50 years after the Prague Spring

On the night of 20 August 1968 the troops of the Warsaw Pact ended the attempts to democratise the communist system in Czechoslovakia, which went down in history as the Prague Spring. According to commentators the consequences of the invasion are still visible today.

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Hospodářské noviny (CZ) /

A difficult commemoration

The official commemoration ceremony in front of the Czech Radio Building in Prague was overshadowed by loud whistles of protest aimed at Prime Minister Andrej Babiš. For Hospodářské noviny that wasn't the only setback:

“The remembrance ceremony marking the 50th anniversary of the occupation of Czechoslovakia by the armies of the Warsaw Pact was - to put it mildly - controversial. The president said nothing, so as to curry favour with Russia and the Czech Communists. The keynote speaker was the prime minister, a man who benefited from the regime that was backed by Soviet tanks. No wonder the crowds whistled. Any dignified remembrance of the victims of the occupation was impossible.”

Wedomosti (RU) /

A historical carte blanche

Surveys show that half of Russia's population doesn't know what happened 50 years ago in Czechoslovakia. Nevertheless twice as many respondents believe the invasion was right than believe it was wrong. Opinion researcher Alexei Levinson of the Levada Center explains why in Vedomosti:

“First of all the invasion back then is perceived as a masterfully executed military operation that fulfilled a political mission virtually without bloodshed. Second, the conclusion drawn was that 'they' won't do anything to us no matter what we do in the areas which we regard as 'ours': the success in Prague whispered in our ears that we could invade Afghanistan and then Georgia later on. This was then repeated with Crimea.”

Denník N (SK) /

Czechs and Slovaks have become cynics

The leaden "normalisation" after the invasion of the Warsaw Pact troops left a mark on the Czech Republic and Slovakia that still persists today, Dennik N points out:

“To develop in a healthy way, every young generation needs to rebel in one way or another against their elders. That wasn't possible here in the 1970s. ... Our younger generation learned to live two lives, one private and one public. ... This generation is now in power - in a democracy. The Czech Prime Minister Andrej Babiš and the somewhat younger former Slovakian prime minister Robert Fico are typical representatives of this generation. They have no vision and uphold no values: they're nothing but cynical power-mongers. One lesson from 1968 is thus that with its lies and cynicism the 'normalisation' continues to have a ruinous impact on our lives today.”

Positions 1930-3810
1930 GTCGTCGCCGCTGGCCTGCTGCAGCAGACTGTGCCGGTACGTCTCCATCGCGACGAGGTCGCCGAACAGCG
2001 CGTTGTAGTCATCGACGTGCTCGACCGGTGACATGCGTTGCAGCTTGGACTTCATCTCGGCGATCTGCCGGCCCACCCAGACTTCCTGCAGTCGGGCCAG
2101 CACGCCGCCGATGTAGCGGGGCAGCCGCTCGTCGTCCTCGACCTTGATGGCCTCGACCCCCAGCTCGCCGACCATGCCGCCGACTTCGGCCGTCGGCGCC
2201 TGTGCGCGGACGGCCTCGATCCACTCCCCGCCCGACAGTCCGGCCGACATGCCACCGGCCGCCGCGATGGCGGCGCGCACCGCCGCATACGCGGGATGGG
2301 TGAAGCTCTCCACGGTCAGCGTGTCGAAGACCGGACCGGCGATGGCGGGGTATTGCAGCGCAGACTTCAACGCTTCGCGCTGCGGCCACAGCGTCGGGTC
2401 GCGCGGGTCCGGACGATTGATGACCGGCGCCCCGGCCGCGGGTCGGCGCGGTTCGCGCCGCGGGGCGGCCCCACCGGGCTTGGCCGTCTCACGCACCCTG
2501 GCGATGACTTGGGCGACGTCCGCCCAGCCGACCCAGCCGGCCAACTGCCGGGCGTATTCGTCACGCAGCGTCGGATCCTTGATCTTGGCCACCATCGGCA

Právo (CZ) /

The end of the "third way"

With the end of the Prague Spring all hopes of overcoming the shortcomings of capitalism and the limitations of socialism were buried, Právo comments:

“The end of the 'third way' is something that should make us all - including the conservatives and liberals - sad. Not even in theory is there a choice nowadays. But a democracy that doesn't offer such a choice seems tragicomic. The left and right, fighting against each other for power, have more in common than things that make them different from each other. Those who are not happy with this are summarily labelled populists. Anyone who seeks a new 'third way' ends up with this label. But we've known since August 1968 that there is no such way.”

Corriere del Ticino (CH) /

Authoritarianism still popular

Unfortunately there are countries in Eastern Europe that evidently learned little from the Prague Spring, Corriere del Ticino sighs:

“Let's look for example at Hungary, where a new and worrying form of authoritarianism began when Prime Minister Orbán came to power in 2010. Orbán has dazzled part of the Hungarian nation with nationalist populist formulas, thus endangering basic freedoms such as the freedom of expression and criticism of those in power. We haven't yet reached the level of stringent newspaper censorship that the Communist regime exercised during the Cold War period, but we're not far off. The methods are less conspicuous than back then, but the result is the same.”

Le Figaro (FR) /

Europe's division goes back to 1968

The events of 1968 go a long way towards explaining the rifts that divide Europe today, historian Stéphane Courtois comments in Le Figaro:

“The invasion on August 21, 1968, revealed a major paradox: while Soviet tanks crushed the democratic aspirations in Prague, thousands of politically uneducated students in Prague, Rome and West Berlin sang the Internationale with raised fists. Egged on by Leninist, Trotskyist and Maoist leaders as well as Che Guevara supporters, they called for a communist revolution, unable to recognise its totalitarian character. This rift between a section of the youth in the democratic, prosperous countries and the youth in the countries in which the communists were destroying economic dynamism and freedom is one of the reasons for the current divide in the European Union.”

El Mundo (ES) /

Putin pursuing Brezhnev's doctrine

Moscow's underlying political motives haven't changed all that much since 1968, El Mundo observes:

“They didn't just want to put an end to 'socialism with a human face'. They wanted above all to define its vital space and send a message to future dissident nations. ... Apart from a few obvious historical differences, Putin's policies display similarities with Brezhnev's. Fifty years later, driven by its obsession with recovering the imperial power it has lost, Russia continues to act as if the Soviet zone of influence still existed by hindering the democratisation of many countries and even invading them, as in the case of Ukraine and Georgia.”